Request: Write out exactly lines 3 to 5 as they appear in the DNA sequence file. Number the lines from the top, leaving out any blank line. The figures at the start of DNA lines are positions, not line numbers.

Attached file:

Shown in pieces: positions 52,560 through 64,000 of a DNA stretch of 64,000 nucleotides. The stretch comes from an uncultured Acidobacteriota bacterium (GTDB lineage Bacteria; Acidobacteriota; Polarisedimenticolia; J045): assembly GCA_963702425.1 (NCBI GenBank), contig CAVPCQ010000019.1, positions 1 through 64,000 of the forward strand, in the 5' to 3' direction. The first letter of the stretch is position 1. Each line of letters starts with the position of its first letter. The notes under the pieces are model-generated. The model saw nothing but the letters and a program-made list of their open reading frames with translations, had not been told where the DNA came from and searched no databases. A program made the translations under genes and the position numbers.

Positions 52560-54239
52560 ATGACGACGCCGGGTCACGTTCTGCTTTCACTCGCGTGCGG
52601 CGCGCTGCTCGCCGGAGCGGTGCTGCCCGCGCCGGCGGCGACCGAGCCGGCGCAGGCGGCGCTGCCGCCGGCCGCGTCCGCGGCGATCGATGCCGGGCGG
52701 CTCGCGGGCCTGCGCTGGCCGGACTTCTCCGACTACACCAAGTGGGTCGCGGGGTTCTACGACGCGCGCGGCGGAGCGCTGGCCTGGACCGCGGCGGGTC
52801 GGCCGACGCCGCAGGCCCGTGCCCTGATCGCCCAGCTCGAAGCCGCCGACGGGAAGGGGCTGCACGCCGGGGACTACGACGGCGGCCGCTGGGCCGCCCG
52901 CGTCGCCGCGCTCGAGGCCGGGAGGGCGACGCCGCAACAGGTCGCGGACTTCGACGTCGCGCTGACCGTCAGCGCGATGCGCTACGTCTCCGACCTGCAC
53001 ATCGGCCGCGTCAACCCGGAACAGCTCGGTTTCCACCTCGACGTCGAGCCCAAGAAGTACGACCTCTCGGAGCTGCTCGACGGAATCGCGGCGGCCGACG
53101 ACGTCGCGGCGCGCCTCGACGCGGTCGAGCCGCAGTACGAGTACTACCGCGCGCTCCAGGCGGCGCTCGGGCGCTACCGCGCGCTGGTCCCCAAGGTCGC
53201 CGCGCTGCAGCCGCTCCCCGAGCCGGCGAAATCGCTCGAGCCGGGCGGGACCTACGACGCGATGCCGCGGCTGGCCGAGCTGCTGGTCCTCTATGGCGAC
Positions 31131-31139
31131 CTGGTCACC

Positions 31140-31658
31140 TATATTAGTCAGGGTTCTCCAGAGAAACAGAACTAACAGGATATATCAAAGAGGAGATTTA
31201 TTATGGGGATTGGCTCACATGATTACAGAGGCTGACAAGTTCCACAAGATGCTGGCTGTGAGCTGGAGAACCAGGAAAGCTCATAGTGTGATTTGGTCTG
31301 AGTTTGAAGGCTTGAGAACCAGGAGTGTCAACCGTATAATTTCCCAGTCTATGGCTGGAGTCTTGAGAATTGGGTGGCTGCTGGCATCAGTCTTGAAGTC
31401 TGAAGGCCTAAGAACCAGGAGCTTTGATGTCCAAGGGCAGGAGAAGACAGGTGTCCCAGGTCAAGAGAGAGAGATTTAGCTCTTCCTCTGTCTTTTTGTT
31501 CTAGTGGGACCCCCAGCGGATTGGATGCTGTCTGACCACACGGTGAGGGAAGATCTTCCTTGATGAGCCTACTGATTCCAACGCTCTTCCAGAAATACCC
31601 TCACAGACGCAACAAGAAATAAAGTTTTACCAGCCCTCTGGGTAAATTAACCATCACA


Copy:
52560 ATGACGACGCCGGGTCACGTTCTGCTTTCACTCGCGTGCGG
52601 CGCGCTGCTCGCCGGAGCGGTGCTGCCCGCGCCGGCGGCGACCGAGCCGGCGCAGGCGGCGCTGCCGCCGGCCGCGTCCGCGGCGATCGATGCCGGGCGG
52701 CTCGCGGGCCTGCGCTGGCCGGACTTCTCCGACTACACCAAGTGGGTCGCGGGGTTCTACGACGCGCGCGGCGGAGCGCTGGCCTGGACCGCGGCGGGTC